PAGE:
Bottom Line: Interstitial cystitis/painful bladder syndrome (IC/PBS), is a severely debilitating chronic condition that is frequently unresponsive to conventional pain medications.The etiology is unknown, however evidence suggests that nervous system sensitization contributes to enhanced pain in IC/PBS.In particular, central nervous system plasticity of glutamatergic signaling involving NMDA and metabotropic glutamate receptors (mGluRs) has been implicated in a variety of chronic pain conditions.

View Article: PubMed Central - HTML - PubMed

Affiliation: Neuroscience Program, Washington University School of Medicine, St, Louis, MO 63110, USA.

ABSTRACT

Background: Interstitial cystitis/painful bladder syndrome (IC/PBS), is a severely debilitating chronic condition that is frequently unresponsive to conventional pain medications. The etiology is unknown, however evidence suggests that nervous system sensitization contributes to enhanced pain in IC/PBS. In particular, central nervous system plasticity of glutamatergic signaling involving NMDA and metabotropic glutamate receptors (mGluRs) has been implicated in a variety of chronic pain conditions. Here, we test the hypothesis that mGluR5 mediates both non-inflammatory and inflammatory bladder pain or nociception in a mouse model by monitoring the visceromotor response (VMR) during graded bladder distention.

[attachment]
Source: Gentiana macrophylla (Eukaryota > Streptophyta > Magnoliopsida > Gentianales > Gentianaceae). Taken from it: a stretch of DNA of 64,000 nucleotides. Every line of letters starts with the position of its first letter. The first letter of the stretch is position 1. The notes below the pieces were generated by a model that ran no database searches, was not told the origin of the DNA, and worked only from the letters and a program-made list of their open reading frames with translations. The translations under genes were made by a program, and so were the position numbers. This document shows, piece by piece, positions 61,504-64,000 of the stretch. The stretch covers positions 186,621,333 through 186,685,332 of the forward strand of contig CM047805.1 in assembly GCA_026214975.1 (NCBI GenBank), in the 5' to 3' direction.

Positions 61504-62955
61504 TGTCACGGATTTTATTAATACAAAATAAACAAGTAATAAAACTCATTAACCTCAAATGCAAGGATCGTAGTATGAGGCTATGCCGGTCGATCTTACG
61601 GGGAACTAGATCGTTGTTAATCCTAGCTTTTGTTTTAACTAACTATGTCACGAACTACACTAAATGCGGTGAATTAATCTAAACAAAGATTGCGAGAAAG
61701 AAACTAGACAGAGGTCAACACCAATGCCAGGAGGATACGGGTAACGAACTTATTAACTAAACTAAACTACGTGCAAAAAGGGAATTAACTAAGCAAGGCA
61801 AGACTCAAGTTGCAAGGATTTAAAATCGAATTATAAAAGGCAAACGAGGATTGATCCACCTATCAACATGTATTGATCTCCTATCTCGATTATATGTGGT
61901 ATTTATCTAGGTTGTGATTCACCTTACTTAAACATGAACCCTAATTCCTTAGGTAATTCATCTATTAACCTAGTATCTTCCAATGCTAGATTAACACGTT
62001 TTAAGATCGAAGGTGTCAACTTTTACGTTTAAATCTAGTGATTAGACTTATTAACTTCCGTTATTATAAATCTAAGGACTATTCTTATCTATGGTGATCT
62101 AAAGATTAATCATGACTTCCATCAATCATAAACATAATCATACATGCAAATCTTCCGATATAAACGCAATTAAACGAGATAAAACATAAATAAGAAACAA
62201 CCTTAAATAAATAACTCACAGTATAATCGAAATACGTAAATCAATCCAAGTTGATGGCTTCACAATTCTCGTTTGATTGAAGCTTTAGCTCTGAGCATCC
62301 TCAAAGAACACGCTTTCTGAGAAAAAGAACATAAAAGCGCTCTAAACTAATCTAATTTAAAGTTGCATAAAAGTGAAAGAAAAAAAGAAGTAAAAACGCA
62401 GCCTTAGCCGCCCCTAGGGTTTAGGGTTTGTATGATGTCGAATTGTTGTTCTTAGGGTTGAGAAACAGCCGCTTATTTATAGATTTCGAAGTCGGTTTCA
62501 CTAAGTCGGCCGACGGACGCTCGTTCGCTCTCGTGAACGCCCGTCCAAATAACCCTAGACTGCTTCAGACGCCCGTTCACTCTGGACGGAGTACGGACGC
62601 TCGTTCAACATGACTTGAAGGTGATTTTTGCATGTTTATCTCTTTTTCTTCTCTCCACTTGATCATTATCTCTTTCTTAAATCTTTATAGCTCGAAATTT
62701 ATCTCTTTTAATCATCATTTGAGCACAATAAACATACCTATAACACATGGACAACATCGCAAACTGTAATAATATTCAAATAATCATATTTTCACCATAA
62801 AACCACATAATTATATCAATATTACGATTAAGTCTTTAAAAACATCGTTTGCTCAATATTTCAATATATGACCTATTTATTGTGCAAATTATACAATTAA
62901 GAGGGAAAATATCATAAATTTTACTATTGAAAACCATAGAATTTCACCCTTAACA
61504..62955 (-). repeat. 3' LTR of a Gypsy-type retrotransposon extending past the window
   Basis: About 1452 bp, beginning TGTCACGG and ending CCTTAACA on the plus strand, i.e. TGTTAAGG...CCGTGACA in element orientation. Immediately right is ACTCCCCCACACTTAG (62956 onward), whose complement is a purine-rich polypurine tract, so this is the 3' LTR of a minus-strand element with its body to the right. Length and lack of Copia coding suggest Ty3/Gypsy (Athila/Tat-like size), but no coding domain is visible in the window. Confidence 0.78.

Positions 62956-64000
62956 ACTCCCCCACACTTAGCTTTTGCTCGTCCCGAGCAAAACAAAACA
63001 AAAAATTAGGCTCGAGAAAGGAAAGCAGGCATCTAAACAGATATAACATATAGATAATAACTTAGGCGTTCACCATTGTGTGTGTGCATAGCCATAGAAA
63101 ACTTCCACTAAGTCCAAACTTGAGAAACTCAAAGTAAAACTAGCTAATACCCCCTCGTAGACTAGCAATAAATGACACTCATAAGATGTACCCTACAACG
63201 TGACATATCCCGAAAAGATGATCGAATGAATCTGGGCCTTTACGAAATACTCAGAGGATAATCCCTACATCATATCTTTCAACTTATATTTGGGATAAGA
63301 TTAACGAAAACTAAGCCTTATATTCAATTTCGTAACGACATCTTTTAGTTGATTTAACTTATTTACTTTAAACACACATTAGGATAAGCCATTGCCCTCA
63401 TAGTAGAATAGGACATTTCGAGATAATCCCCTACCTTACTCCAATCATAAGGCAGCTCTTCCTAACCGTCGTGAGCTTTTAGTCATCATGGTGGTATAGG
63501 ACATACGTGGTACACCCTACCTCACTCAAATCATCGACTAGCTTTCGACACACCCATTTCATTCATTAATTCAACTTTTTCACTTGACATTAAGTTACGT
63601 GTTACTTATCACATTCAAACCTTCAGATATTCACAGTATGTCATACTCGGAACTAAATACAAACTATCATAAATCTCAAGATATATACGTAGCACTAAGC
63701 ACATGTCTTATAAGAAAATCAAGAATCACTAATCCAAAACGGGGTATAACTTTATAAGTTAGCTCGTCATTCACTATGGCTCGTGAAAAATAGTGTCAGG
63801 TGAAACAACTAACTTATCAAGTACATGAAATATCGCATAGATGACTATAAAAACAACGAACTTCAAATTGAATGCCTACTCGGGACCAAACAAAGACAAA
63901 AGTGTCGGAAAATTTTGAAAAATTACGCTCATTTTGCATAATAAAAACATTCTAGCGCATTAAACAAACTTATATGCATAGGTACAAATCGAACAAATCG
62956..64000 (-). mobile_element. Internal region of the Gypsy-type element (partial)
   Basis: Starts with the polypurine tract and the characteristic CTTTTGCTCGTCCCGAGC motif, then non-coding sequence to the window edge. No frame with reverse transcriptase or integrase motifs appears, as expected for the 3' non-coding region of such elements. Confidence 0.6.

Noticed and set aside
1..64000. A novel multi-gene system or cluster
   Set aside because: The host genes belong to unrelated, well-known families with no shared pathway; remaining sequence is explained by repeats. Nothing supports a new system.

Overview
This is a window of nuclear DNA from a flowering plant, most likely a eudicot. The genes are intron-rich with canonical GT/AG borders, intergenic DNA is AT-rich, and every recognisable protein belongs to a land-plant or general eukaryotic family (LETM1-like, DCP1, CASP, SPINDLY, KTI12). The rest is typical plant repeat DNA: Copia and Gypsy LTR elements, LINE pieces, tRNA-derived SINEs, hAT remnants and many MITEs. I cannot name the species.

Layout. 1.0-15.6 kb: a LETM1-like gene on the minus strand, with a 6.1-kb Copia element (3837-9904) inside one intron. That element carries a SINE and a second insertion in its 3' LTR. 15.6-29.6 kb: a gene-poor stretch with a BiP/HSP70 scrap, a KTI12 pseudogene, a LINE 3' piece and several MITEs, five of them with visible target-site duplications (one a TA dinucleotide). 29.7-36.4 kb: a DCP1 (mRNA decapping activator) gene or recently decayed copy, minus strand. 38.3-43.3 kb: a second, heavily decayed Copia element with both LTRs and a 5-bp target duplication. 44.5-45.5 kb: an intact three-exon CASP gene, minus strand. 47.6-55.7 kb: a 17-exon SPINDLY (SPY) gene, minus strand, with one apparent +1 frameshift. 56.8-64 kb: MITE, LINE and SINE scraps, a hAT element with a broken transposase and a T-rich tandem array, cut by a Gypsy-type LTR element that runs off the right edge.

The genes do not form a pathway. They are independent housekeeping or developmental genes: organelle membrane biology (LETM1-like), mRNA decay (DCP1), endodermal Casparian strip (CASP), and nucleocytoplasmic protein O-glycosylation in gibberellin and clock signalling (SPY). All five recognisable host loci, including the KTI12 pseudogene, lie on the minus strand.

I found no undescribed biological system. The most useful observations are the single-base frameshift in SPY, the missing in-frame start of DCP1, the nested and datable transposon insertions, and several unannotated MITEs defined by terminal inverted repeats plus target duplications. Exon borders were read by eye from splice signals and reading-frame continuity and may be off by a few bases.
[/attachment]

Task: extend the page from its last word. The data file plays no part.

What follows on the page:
Results: Using a combination of genetic and pharmacologic approaches, we provide evidence indicating that mGluR5 is necessary for the full expression of VMR in response to bladder distention in the absence of inflammation. Furthermore, we observed that mice infected with a uropathogenic strain of Escherichia coli (UPEC) develop inflammatory hyperalgesia to bladder distention, and that the selective mGluR5 antagonist fenobam [N-(3-chlorophenyl)-N'-(4,5-dihydro-1-methyl-4-oxo-1H-imidazole-2-yl) urea], reduces the VMR to bladder distention in UPEC-infected mice.

Conclusions: Taken together, these data suggest that mGluR5 modulates both inflammatory and non-inflammatory bladder nociception, and highlight the therapeutic potential for mGluR5 antagonists in the alleviation of bladder pain.

Show MeSH
Related in: MedlinePlus